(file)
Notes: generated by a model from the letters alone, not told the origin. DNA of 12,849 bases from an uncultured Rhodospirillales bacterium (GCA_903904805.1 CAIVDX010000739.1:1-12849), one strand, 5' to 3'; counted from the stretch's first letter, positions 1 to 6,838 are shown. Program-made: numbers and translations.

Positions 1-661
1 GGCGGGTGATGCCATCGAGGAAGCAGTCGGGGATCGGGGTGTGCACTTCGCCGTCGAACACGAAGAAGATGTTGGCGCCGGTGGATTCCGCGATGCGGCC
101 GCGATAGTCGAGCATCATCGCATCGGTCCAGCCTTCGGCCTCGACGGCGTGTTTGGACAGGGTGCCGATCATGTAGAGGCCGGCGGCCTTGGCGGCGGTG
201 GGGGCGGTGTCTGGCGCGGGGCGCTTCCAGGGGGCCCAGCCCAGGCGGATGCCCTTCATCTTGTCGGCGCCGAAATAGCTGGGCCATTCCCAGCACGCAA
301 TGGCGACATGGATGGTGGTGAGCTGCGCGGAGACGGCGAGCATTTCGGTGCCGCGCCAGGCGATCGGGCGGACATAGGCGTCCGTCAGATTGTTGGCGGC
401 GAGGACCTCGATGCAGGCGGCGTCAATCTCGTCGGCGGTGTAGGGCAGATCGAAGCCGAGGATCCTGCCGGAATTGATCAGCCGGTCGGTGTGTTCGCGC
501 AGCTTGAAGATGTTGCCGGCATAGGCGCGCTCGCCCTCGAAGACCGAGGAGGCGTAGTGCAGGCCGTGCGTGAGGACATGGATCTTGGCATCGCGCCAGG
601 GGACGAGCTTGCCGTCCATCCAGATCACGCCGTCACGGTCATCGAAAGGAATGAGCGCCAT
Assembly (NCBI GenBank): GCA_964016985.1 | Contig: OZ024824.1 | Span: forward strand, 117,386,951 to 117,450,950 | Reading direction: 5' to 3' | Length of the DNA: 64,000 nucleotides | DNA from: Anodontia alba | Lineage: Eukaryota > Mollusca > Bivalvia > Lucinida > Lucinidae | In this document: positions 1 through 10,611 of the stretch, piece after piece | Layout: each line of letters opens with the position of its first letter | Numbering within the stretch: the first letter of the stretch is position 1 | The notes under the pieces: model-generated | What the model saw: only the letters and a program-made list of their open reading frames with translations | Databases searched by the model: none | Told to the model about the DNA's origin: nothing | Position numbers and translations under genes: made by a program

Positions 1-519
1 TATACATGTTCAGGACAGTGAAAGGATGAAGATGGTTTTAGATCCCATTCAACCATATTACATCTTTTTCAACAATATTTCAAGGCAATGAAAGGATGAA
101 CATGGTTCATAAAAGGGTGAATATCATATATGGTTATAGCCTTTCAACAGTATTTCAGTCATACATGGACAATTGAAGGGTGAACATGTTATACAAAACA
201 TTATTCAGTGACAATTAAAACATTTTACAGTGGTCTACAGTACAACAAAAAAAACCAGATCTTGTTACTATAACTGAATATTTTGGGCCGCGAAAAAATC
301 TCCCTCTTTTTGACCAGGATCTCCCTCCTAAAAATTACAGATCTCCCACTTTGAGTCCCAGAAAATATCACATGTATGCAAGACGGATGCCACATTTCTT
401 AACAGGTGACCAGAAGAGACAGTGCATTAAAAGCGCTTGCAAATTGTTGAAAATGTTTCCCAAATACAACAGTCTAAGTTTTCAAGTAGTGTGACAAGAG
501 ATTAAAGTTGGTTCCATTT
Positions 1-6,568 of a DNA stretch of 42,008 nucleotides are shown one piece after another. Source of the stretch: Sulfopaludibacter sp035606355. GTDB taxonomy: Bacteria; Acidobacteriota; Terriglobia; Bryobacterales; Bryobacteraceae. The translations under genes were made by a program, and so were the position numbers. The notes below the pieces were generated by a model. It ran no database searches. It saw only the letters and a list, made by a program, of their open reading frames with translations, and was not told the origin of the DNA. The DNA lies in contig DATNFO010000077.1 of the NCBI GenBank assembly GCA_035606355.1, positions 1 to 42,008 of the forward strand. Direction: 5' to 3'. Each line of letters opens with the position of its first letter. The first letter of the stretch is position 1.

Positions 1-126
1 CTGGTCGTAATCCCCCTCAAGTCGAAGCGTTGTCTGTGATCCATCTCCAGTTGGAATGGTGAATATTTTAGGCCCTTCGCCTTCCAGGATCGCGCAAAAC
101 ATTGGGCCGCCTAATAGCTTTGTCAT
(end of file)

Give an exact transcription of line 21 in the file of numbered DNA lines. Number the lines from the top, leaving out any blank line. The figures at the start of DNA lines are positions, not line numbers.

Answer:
101 ATTGGGCCGCCTAATAGCTTTGTCAT